In advance of the conference, I made a poster about my ongoing public engagement initiatives and strategies for public outreach and fostering collaboration between researchers and craniofacial doctors.

Our conference was held at a resort hotel (designed by the late Frank Lloyd Wright’s architectural firm) with plenty of conference space and we took all our meals together in the spacious restaurant overlooking the Ventura Harbor.

On the day and a half before the actual conference, there was a Gordon Research Seminar for postdoctoral fellows (like me) and graduate students in which we presented our research to our peers, both oral and poster. I presented my poster on public engagement strategies and reconnected with old colleagues (and met new ones) from round the world.

On the day the conference itself began, I was happy to see many of my old mentors from London, San Francisco, and Calgary come in, as well as others I had met in the past through connections I made at previous conferences and other events. Throughout the rest of the week, I met many new colleagues (it is vitally important in my field to make as many connections as possible—it’s called networking) from across the nation as well as round the world.

Our days were filled with talks from eminent researchers about the latest advances in research concerning the genetics and molecular biology of embryonic development of the craniofacial complex, as well as craniofacial malformations (including some talks on Treacher Collins syndrome; they’re always finding some new culprit gene for it or something new about the etiology of it).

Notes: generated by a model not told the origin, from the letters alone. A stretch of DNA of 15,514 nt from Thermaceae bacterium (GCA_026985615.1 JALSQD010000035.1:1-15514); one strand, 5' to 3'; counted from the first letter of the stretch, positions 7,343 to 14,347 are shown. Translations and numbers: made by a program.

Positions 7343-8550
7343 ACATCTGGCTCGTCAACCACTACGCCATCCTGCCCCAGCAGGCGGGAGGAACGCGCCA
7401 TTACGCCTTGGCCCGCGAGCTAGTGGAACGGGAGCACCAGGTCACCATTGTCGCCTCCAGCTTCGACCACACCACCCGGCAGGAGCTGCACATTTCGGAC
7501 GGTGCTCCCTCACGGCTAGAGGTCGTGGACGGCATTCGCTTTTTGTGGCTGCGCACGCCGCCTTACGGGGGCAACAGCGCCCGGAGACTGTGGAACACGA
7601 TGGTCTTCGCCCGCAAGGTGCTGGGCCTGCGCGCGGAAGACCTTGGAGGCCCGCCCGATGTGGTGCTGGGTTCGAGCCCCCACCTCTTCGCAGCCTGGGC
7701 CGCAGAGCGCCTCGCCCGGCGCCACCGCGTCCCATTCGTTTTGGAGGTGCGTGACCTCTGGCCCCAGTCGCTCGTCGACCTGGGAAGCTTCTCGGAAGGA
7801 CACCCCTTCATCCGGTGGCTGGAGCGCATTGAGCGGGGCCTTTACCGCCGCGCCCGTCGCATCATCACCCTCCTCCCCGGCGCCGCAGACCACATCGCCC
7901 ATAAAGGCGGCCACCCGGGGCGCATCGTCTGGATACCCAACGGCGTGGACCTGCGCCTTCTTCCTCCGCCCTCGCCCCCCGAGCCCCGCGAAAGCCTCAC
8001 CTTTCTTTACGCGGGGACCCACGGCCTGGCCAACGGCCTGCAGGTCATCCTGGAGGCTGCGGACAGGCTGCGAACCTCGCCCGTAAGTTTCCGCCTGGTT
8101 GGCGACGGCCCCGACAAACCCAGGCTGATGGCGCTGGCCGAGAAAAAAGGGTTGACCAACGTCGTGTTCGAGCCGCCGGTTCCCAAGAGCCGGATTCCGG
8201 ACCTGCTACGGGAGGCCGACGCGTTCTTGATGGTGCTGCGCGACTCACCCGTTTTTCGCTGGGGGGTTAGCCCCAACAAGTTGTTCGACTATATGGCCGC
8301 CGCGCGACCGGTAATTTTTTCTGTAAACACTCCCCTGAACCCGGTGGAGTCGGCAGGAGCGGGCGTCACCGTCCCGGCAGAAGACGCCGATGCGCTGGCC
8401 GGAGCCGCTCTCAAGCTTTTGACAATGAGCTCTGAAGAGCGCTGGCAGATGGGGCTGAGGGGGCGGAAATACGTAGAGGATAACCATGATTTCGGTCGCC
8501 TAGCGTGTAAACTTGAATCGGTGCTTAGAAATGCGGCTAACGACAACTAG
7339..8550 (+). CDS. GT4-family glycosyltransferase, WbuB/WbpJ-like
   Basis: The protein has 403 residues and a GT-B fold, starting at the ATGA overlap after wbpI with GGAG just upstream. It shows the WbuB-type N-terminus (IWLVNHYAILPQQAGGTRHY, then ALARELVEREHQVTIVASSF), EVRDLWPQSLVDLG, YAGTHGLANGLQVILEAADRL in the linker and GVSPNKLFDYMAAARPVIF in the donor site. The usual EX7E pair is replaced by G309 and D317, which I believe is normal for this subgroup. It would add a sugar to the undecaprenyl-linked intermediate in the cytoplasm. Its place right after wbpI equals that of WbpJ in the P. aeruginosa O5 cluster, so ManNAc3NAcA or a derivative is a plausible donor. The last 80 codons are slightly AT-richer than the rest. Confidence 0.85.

Midday and afternoon were lunch and free time. I went to downtown Ventura a couple of times just to browse the bookstores and antique malls. I picked up an excellent condition 1946 textbook on oral surgery and walked around the entire harbor and marina, and once waded into the ocean. Later each afternoon there was a poster session (with posters all set up and people discussing them), then dinner, and a full slate of more talks into the evening, followed by social time with a bar on hand.

I presented about the need for us – craniofacial scientists – to reach out and educate the public (as well as government, craniofacial charities, and scientific organizations) about craniofacial anomalies and research. I also recruited more craniofacial scientists and professors in attendance to contact me about being interviewed in person (on video) in future; once I have collected enough interviews, I will make them available to the public and families of children with craniofacial disorders in order to educate them on the potential benefits of our research. 

I also stressed the need for ecumenical cross-communication between researchers and craniofacial doctors, so we could learn from each other and gain perspective from each other, through possible strategies such as attending each other’s conferences and having a comprehensive meeting one day for both sides of the field of craniofacial medicine, as a sort of Vatican II for the craniofacial field. Craniofacial doctors could learn a bit of the science underlying the craniofacial defects they treat, and we researchers could gain the medical perspective on craniofacial disorders from the doctors. I also mentioned the need to lobby the government about craniofacial issues and reach out to scientific societies and craniofacial organizations in order to disseminate our research findings. I also discussed my past and ongoing strategies whereby I have been a mentor to the craniofacial community, as well as reaching out to the public through my past talks around the world and my news media interviews.

All in all, this conference was a great way to reconnect with old colleagues, meet new ones, and spread the word about craniofacial public engagement.